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Fanfare Magazine: 43:5 (05-06/2020) 
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Hellinck: Missa Surrexit pastor; Lupi: Te Deum & motets Product Image

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Reviewer: J. F. Weber

Joining the obscure early 16th-century composers that Stephen Rice has been promoting are two contemporaries whose names are intriguingly juxtaposed on the cover. Lupus Hellinck (1493/4–1541) came from Bruges, while Johannes Lupi (c. 1506–1539) came from Cambrai, but Rice does not call them contemporaries, for even though they died only two years apart, at the time Hellinck was ordained a priest Lupi was only a choirboy at Cambrai (over a century after Guillaume Du Fay was singing there). Hellinck had earlier been a choirboy at St. Donatian in Bruges, where he later served as succentor. The last name of one and the first name of the other are linked together on the cover in a play on words. Rice explains the juxtaposition of names by referring to the names of such other “wolves” as Alonso Lobo, Duarte Lôbo, and the Lupo family at the Tudor and Stuart courts, even if no connection among the names is apparent.

Bonnie Blackburn paired these composers in a Musical Quarterly article as long ago as 1973, noting that Tilman Susato had caused endless confusion by conflating their names in a publication of Masses in 1545, and she has written about both composers in Grove Music Online. Back then there was nothing by Lupi on records and only two songs by Hellinck (on Telefunken in 1965 and Alpha in 1968). Lupi first appeared on records with his elegy for Johannes Ockeghem to a text by Erasmus, Ergo ne conticuit, under Richard Taruskin (3:4), since recorded twice again. We have heard five motets from the Orlando Consort (one in 29:5) and the Egidius Kwartet (two each in 35:5 and 36:4, with two more in a set not received), but none of the selections in Rice’s group are among them. Since he produced over 30 motets, we do not have a broad view of the group yet. Rice cites the first motet for eight voices as the finest of his works, notably leading off the 1542 book of his motets that was printed in Paris. The next two are a selection from the Song of Songs and a motet that is not to be confused with the canticle that shares its incipit. The Te Deum (a hymn, not a canticle) is an extended setting of 18 minutes that is given 16 tracks to clarify the detailed analysis that Rice provides. It was not set by Renaissance composers as frequently as some other texts, such as the Magnificat, nor was it through-composed, as here, in preference to alternatim setting that others preferred for this text.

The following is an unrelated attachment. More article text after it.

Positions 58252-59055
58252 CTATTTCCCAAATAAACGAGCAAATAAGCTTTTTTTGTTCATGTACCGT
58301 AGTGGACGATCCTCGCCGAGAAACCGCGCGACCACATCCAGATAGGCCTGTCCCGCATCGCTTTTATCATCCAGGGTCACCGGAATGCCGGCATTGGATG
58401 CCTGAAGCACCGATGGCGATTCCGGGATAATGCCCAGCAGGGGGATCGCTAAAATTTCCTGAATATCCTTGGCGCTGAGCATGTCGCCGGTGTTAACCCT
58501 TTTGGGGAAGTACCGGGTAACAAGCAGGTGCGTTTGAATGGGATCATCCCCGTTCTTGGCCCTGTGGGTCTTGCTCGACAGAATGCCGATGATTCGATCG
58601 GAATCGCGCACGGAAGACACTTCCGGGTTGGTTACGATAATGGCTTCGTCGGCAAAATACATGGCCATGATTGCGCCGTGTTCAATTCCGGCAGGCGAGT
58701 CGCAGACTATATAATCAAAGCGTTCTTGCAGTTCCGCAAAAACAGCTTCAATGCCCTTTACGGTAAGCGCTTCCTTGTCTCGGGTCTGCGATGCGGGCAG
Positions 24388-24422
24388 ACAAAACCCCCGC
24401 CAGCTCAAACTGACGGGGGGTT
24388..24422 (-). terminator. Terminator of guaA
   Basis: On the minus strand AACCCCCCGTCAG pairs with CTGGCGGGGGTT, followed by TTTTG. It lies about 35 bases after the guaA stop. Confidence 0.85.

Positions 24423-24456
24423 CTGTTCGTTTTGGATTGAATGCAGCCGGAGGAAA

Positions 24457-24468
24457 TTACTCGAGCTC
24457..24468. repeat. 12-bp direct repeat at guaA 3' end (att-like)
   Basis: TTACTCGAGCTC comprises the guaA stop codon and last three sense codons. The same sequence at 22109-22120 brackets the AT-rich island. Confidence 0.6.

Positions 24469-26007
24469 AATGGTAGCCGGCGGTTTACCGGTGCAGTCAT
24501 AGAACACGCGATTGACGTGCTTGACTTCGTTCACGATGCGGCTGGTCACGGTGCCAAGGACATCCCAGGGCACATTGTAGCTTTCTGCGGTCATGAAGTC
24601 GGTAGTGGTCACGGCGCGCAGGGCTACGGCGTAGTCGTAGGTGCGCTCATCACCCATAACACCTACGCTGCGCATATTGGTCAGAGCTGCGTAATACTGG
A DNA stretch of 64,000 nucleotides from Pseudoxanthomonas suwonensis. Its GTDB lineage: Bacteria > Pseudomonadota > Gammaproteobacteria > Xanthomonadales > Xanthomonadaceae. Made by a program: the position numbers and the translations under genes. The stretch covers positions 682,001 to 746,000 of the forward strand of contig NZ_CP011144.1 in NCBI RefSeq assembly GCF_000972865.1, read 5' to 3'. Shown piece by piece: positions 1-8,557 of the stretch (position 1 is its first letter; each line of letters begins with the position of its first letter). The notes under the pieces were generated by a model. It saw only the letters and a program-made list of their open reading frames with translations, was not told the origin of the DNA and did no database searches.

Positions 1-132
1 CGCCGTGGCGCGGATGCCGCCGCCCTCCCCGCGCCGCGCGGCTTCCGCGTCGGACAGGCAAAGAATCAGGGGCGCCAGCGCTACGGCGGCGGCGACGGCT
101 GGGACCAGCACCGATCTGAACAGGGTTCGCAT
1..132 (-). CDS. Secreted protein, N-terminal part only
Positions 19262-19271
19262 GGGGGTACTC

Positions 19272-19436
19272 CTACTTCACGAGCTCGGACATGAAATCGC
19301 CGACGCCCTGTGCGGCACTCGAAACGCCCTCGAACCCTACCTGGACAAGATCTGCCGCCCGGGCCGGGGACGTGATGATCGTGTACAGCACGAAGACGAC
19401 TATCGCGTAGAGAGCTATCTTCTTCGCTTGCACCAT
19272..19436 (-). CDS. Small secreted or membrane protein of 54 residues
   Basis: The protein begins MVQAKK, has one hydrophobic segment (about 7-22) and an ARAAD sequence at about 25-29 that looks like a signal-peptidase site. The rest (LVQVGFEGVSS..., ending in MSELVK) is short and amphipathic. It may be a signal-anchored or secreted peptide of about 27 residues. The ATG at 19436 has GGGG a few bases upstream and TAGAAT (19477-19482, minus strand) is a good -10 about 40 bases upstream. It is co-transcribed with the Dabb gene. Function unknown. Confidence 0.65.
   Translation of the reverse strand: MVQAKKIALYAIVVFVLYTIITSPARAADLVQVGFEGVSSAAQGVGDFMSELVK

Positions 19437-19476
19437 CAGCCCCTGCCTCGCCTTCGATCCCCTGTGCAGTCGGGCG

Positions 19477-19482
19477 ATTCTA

Hellinck has not fared better on record, for he has only two previous Masses, Missa Mater Patris et Filia from Rebecca Stewart (17:5) and Missa Peccata mea by Peter de Groot, in the final issue of Etcetera’s 12-disc Leiden Choirbook series (not reviewed here). Both were four-voice settings, while this is one of only three five-voice Masses among at least a dozen that he wrote, as well as nearly 20 motets. Stewart included Brumel’s motet on which the Mass was based; I would have liked to hear the motet by Andreas De Silva that goes with the present Mass. Rice writes an unusually thorough description of the sections of the Mass, again assisted by 17 tracks on the disc. He suggests that the Agnus Dei, which has just two sections, might have added chant for the usual second setting of the text.

The Brabant Ensemble is down to nine voices this time (with an extra soprano), producing the superb vocal-ensemble tone that they do as well as any such ensemble. I have reviewed 18 earlier discs produced by this group in the last 15 years, but not one of them has disappointed me for the words I wrote in 29:1: “a promising group, one to watch. Hear their first effort, and remember the name.” This is their latest effort, and you will not forget their name.

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